A few weeks back I was talking to my manager about why some people are "self managers" and some people need someone to tell them what to do next (i.e. being "driven"). I proposed that people with more years of work experience are self-managers since they are "experienced". If you have been around in the industry for sometime, you might have an idea of the weight placed on your "work experience". However, my manager had a different point of view about this. The following is a largely abridged version of the 45 minutes discussion we had about the matter of being "engaged".

Years of experience do not matter when it comes to your proficiency with a tool or a language or the amount of insight you have into a problem. What matters is how "engaged" you are with it. For example, take the example of a fresher deeply interested in the topic of starting and keeping a website running. This means that he should know about writing user facing webpages as well as designing database schema that will give back results in milliseconds as well as know about design patterns to help him write better code. He will also research on how to do load balancing, take backups, kickstarting a system (to replace failed hardware), which kernel parameters to tune to increase tcp throughput, which algorithm to use to search your database faster etc.

Someone who is not "engaged" will be happy putting up webpage by copy/pasting snippets of code. Even if he has on the job for 5 years, it will not make him wiser about how he can increase the throughput of his site or how to save his server from being pwn3d.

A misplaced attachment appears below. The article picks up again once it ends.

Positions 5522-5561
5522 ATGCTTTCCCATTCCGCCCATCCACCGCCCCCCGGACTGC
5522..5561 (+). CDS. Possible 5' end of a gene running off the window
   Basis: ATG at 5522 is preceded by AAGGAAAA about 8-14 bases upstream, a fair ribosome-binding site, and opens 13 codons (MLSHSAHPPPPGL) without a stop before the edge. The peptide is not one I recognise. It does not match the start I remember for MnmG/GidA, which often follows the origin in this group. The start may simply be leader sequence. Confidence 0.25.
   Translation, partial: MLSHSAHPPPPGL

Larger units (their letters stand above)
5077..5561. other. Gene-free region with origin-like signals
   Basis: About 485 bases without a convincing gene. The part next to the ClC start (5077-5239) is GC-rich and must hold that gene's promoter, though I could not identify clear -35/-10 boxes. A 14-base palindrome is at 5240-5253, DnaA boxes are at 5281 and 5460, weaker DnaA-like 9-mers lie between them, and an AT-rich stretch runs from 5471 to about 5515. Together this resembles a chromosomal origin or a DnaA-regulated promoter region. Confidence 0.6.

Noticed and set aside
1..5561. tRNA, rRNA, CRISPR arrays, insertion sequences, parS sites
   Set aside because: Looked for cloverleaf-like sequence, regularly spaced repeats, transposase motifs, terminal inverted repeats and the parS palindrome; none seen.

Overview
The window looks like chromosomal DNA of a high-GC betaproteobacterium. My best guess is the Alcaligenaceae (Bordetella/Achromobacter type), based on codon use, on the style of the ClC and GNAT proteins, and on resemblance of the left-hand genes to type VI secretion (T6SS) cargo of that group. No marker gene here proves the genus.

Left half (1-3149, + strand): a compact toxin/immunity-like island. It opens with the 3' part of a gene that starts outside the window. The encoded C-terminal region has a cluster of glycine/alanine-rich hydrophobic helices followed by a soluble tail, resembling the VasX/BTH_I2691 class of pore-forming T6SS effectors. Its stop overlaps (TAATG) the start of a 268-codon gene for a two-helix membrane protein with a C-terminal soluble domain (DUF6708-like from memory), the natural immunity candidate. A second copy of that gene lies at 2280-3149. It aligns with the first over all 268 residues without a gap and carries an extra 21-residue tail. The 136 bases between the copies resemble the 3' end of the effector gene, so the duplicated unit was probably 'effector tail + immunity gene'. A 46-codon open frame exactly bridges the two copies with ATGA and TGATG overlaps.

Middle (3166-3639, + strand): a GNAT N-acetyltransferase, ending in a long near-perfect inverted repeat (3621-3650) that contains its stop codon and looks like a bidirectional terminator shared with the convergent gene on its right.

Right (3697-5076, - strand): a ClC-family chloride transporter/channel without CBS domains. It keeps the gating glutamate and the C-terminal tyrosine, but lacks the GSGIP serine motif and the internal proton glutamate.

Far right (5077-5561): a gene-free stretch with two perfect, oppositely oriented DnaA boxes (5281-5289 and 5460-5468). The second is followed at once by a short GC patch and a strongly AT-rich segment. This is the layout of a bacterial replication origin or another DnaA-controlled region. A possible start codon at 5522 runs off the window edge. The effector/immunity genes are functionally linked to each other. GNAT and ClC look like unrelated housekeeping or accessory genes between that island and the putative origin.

Hence, saying that someone with less (or null) years of experience cannot be a self manager does not make sense. It all boils down to how interested he is in what he is doing.

As a sidenote, this insight too came from the same discussion

What happens when you read a book ? If the book is well written, what you are effectively doing is "absorbing" the experience of the author. A well written book, in most of the cases, tell you about pitfalls and alternative ways of approaching a problem (the design patterns book or programming pearls are good examples of this case).

ipod battery

if you own an ipod, check out this nice FAQ about their battery. An important question is What is the best way to handle charging/discharging/storage of lithium ion batteries

Also, many, many factors affect how much you get out of each charge, as well as how long the battery will last overall. The main factors include charging patterns, the routine amount of discharge (i.e., Do you use it until it dies? Use it for an hour or two and recharge?), temperature, storage, usage frequency, etc. Lithium ion batteries do not take kindly to frequent full or complete discharges. When possible, the optimal usage pattern - for any lithium ion battery - is a partial discharge, followed by recharging. A partial discharge can be anything less than a full discharge. However, an occasional full discharge is desirable (e.g., once every 30 charges) to calibrate the battery. Lithium ion batteries do not significantly degrade, or develop "memory", even if charged at irregular intervals; irregular charging is acceptable. An iPod can also safely be attached to external power for extended periods of time. (For extremely extended periods of time, such as months, the battery will essentially be the same as if it were in "storage"; lithium ion batteries do not store well for extended periods of time at full charge. However, there is no way around this under these circumstances.) When possible, always use the AC adapter (or vehicle adapter) for extended charging, not a FireWire cable attached to a computer.